Holy people – other than by way of a God glorifying testimony – would be reluctant to ‘boast’ in such a way.
In his article ‘A plain account of Christian Perfection’ John Wesley describes the following question and answer discourse (forgive me for bringing the language up to date).
"Q. Can you show us just one example of Christian perfection? Where is the holy Christian?
A. To some who ask such a question one might reply, If I did know of such a Christian I wouldn’t tell you because you don’t ask out of love but like King Herod; you only seek the young child to kill it. However, let me say that there are many reasons why there should be so few, if any, clear examples. Such a person would become a sitting target for anyone wanting to criticise holiness – remember ‘If they do not listen to Moses and the Prophets, they will not be convinced even if someone rises from the dead.’”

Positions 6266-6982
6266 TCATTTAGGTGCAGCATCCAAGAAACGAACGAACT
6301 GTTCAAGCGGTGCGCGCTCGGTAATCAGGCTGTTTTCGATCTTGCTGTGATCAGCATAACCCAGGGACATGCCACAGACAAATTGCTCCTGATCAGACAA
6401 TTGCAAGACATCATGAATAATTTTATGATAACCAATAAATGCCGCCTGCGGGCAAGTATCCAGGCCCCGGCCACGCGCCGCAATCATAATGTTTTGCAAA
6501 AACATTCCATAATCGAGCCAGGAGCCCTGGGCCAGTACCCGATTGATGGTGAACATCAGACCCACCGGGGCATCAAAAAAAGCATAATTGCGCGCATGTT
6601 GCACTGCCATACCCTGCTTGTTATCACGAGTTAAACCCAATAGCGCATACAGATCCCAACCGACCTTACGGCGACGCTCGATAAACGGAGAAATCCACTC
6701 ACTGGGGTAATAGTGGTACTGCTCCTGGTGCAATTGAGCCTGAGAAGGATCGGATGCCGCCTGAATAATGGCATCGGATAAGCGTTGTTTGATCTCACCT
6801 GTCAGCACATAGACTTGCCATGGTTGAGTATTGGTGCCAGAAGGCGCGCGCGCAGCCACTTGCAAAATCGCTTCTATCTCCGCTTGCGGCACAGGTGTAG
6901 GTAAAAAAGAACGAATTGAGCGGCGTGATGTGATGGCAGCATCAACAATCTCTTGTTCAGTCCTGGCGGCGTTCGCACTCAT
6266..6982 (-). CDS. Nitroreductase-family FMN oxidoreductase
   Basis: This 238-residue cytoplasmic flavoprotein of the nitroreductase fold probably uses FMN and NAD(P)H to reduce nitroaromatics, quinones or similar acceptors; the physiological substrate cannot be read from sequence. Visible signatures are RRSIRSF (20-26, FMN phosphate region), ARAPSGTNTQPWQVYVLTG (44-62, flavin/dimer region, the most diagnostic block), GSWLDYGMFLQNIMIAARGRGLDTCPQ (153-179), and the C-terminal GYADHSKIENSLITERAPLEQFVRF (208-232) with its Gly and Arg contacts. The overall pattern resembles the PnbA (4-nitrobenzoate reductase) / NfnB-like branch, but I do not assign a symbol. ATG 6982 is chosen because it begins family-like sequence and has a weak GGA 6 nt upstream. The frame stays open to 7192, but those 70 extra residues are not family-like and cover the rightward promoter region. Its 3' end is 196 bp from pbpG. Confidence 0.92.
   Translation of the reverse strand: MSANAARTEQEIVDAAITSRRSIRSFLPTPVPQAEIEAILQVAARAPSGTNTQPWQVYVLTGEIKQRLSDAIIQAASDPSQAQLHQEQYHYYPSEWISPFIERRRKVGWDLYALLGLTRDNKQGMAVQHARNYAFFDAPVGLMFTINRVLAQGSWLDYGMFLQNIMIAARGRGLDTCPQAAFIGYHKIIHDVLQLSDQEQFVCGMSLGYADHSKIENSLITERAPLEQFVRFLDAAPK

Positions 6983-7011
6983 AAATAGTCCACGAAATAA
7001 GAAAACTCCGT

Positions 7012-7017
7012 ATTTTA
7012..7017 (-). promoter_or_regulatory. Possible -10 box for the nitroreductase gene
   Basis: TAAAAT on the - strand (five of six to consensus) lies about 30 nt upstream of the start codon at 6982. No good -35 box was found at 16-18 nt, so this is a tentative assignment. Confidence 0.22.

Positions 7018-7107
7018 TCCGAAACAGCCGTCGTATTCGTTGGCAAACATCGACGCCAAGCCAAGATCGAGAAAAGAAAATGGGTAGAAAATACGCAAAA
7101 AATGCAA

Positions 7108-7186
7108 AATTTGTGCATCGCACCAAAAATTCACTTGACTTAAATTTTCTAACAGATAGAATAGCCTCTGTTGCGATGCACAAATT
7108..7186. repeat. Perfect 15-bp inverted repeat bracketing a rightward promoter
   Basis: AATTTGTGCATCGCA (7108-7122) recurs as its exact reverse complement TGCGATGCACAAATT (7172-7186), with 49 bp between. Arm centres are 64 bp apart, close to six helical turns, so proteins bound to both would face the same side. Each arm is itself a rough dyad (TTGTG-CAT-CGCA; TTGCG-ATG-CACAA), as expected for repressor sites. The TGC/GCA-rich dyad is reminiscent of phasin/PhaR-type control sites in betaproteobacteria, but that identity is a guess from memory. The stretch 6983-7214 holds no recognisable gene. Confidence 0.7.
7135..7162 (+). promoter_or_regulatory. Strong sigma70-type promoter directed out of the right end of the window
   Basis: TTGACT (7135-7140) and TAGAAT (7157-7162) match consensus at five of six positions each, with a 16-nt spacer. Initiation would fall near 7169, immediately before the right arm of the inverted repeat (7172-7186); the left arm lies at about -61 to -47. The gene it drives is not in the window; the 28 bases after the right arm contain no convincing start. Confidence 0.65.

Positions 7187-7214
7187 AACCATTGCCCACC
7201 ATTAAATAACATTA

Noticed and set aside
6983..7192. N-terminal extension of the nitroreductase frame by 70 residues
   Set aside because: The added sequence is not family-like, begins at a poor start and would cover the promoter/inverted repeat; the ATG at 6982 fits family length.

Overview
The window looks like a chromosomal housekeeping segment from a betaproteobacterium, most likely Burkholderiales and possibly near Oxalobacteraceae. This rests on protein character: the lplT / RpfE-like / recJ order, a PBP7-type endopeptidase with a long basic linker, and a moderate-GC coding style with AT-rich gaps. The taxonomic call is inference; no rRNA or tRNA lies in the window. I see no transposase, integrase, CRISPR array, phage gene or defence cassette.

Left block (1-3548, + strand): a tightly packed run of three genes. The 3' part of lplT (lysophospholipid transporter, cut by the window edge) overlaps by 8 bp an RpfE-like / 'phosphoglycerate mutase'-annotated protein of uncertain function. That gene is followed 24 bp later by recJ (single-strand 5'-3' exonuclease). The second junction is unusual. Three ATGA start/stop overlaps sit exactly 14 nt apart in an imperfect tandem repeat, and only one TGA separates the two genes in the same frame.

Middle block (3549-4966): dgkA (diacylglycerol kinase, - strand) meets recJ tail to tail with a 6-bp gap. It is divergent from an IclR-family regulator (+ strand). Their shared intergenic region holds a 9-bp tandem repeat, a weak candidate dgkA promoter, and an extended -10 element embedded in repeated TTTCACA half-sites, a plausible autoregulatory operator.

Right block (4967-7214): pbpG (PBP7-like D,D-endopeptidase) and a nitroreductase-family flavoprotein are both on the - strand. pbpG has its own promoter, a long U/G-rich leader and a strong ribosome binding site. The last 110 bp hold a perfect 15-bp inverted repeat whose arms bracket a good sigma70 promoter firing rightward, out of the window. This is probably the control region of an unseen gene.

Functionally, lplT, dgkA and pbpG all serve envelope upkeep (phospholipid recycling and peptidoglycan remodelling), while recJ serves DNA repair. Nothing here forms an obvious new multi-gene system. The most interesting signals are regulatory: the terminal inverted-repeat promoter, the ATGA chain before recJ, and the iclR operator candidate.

Am I holy? Do I live a sinless life? There have been times when I would have confidently said yes – there have been long periods in my Christian experience where the possibility of sin has seemed remote indeed. At the moment – I resist sin by God’s grace – I fight the devil and win – but the desire to sin is sometimes intense. I believe that when holiness comes our way – when we experience constant and full salvation that desire is eradicated and the temptations we receive rather than being temptations of the flesh are temptations to doubt or to fear – for the infrastructure of holiness would become the natural target of the enemy.
Indeed the very paragraph above may even be indicative of such an attack upon myself!
All great saints (and lowly ones) face such doubts, the way of holiness goes through the valley of the shadow of death and leads on daily basis ton Gethsemane and Calvary – as my quote from La Marechale said…
“Calvary is Calvary today. Christ wasn't crucified in the drawing-room. His was no easy chair business.”
Towering o’er the wrecks of time;
When the woes of life o’ertake me,
Love and prayers